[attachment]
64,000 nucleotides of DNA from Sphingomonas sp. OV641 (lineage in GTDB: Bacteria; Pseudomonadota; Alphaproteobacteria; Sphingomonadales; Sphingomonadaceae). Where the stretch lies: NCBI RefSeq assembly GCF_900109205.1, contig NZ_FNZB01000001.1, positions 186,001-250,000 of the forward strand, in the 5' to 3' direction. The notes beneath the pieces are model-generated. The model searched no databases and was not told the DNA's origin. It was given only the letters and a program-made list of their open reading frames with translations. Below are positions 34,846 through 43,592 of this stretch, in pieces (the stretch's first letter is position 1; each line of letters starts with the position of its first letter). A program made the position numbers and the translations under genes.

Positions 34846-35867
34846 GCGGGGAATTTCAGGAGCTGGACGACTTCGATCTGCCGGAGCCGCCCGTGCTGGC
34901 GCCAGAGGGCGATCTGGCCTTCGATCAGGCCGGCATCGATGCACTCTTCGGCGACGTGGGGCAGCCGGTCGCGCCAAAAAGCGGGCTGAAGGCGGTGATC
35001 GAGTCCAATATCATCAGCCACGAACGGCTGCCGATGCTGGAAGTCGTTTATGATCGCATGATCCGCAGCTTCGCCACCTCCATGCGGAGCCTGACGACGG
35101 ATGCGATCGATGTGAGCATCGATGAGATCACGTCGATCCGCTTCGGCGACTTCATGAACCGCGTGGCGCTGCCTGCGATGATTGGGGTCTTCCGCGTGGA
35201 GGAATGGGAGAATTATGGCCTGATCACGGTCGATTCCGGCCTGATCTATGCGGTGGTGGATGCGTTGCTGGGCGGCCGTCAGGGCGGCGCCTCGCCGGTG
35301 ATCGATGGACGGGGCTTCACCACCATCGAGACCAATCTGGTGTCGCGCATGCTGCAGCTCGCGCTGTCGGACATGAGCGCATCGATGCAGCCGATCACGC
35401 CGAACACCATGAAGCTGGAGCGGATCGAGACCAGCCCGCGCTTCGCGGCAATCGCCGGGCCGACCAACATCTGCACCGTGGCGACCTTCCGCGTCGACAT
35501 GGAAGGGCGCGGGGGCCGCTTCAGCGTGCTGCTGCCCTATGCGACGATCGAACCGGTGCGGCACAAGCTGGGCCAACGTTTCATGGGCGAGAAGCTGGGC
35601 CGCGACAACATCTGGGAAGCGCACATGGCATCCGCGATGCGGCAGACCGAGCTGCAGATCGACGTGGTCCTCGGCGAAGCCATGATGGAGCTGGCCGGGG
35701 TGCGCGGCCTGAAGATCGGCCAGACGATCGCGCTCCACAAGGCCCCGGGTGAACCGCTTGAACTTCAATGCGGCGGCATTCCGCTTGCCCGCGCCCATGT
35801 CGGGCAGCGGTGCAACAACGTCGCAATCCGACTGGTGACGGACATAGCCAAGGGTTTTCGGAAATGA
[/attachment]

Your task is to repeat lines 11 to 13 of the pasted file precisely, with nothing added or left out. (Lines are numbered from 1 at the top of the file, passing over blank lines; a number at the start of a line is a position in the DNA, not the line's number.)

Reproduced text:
35601 CGCGACAACATCTGGGAAGCGCACATGGCATCCGCGATGCGGCAGACCGAGCTGCAGATCGACGTGGTCCTCGGCGAAGCCATGATGGAGCTGGCCGGGG
35701 TGCGCGGCCTGAAGATCGGCCAGACGATCGCGCTCCACAAGGCCCCGGGTGAACCGCTTGAACTTCAATGCGGCGGCATTCCGCTTGCCCGCGCCCATGT
35801 CGGGCAGCGGTGCAACAACGTCGCAATCCGACTGGTGACGGACATAGCCAAGGGTTTTCGGAAATGA